- Samples used approximately 486 yds (9.20 oz) of Taupe Heather or Deco Rose
- Large Eye Yarn Needle
Everything you need for this project can be ordered right online
Save time and shop from home!
Ergonomic Size H/8 5.0 mm Crochet hook
Basic Stitch Anti Pilling by Lion Brand Yarn
hdc(s): half double crochet(s)
Gauge: 4” x 4” =11 rows by15 hdcs
Finished Size: approximately 7.5” wide by72” long
The ch 1 to start each row does not count as a stitch
To adjust the width of the scarf, increase or decrease the starting chain. To adjust the length, add or subtract rows.
Half Double Crochet Scarf Pattern Instructions:
Row 1: hdc in the 2nd ch from the hook, hdc in each ch across, turn (27)
Row 2: ch 1, hdc in each st, turn (27) Repeat row 2 until scarf has 210 rows or reaches the desired length. Fasten off and weave in ends.
Ribbed Half Double Crochet Scarf Instructions
There are 3 easy ways to take this exact same pattern and make a ribbed scarf instead of a scarf with a smooth texture. A simple variation of where you place your stitch can give you three different ribbing options.
The half double crochet stitch has three easily identifiable loops. The front loops and back loops are well known and the hdc also has a third loop that runs along the back of the stitch. (Once you turn your work, the 3rd loop is facing you and is right below the front loop). By working completely into one of these 3 loops, you can create easy ribbing.
If you aren’t sure how to identify the front and back loops, Crochet365Knittoo has a great information post detailing the parts of stitches.
When I work through only the front loop or the back loop of stitches, I usually do the last stitch of each row through both loops like a normal stitch. I find that this keeps my edge straight and crisp. You can also do this when working the 3rd loop only, but in the example swatch below, I did not do that. I worked all the stitches through the 3rd loop.
Front Loop Ribbing
By working into the front loop only of your half double crochets, you make a thin ribbing look that is created from the back loops and 3rd loops being left alone. The front loop hdc fabric still has a smooth texture similar to the regular hdc fabric.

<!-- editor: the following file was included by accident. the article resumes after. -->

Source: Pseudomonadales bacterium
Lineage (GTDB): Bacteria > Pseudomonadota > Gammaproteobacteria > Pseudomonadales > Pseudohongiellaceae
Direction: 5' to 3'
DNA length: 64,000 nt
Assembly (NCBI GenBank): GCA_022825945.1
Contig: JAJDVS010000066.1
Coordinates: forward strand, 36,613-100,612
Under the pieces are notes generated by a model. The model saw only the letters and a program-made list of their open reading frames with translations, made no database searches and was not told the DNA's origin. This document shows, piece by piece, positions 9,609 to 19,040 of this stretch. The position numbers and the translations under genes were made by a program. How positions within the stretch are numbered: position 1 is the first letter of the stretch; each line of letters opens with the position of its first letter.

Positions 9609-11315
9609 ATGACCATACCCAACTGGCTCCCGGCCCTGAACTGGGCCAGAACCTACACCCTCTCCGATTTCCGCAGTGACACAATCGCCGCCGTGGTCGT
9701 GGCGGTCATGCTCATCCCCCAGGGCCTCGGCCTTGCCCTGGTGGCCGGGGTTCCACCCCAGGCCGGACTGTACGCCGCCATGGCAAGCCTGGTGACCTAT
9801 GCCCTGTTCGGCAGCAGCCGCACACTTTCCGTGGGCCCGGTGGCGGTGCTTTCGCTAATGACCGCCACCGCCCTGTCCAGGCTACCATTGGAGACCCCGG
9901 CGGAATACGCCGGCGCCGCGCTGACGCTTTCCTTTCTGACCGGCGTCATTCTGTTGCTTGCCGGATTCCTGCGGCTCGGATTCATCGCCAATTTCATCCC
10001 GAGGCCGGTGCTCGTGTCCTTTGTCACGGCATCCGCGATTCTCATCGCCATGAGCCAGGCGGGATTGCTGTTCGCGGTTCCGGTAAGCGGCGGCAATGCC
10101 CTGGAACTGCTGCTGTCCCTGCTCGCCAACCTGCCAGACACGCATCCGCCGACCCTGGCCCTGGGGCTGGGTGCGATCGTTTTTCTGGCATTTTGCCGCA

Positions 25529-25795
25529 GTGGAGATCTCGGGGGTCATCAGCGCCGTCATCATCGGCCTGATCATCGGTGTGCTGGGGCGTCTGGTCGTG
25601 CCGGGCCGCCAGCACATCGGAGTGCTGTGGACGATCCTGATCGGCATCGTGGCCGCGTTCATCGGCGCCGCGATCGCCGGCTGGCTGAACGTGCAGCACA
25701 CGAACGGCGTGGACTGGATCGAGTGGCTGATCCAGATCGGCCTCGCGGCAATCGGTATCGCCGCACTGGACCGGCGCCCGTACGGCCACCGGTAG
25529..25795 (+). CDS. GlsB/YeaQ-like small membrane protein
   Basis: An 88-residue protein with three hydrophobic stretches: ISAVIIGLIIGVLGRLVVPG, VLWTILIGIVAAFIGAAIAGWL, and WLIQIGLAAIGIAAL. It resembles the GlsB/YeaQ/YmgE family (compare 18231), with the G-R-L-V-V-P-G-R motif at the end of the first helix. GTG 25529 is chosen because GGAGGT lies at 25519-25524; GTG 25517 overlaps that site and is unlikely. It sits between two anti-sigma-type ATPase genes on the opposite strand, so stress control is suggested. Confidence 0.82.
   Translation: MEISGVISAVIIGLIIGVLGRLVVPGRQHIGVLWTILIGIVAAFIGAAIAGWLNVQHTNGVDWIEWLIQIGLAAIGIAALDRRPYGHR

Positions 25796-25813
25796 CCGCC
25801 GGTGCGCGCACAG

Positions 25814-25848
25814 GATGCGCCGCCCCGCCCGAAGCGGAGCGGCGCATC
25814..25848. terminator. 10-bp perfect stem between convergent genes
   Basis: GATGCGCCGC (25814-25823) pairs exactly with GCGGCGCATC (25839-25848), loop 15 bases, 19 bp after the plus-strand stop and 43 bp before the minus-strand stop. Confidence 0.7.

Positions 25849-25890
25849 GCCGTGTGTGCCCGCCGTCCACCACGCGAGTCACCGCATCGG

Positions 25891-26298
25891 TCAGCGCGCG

Back Loop Ribbing
When you work into the back loops only, your stitches push the front loops forward slightly and those front loops work with the 3rd loops to create a more textured ribbing. The bottom of each stitch sits towards the back of the fabric and bumps out the tops of the stitches in the row below which creates actual ridges in the fabric. BLO (back loop only) hdc has more texture and produces a squishier fabric than regular hdc.
3rd Loop Ribbing
Finally, my favorite. When you turn this fabric sideways, it almost looks like you have rows of knit and purl. Working up through the 3rd loop pushes both the back and front loops to the back of your fabric which creates a really distinctive ribbing.
Check out the Easy Men’s Scarf pattern if you want to see a few pictures of what it looks like to work in the 3rd loop.
If you like easy-to-print patterns, this pattern can be purchased in the following places:
Thanks for your support!
What will you use this easy crochet scarf pattern for? Will you share pictures of your finished projects?
- Tag Stitching Together on Instagram with @stitching_together and use the #stitchingtog
- Upload your picture in the Tried It section of this pin
- Share your work in the Stitching Together Community.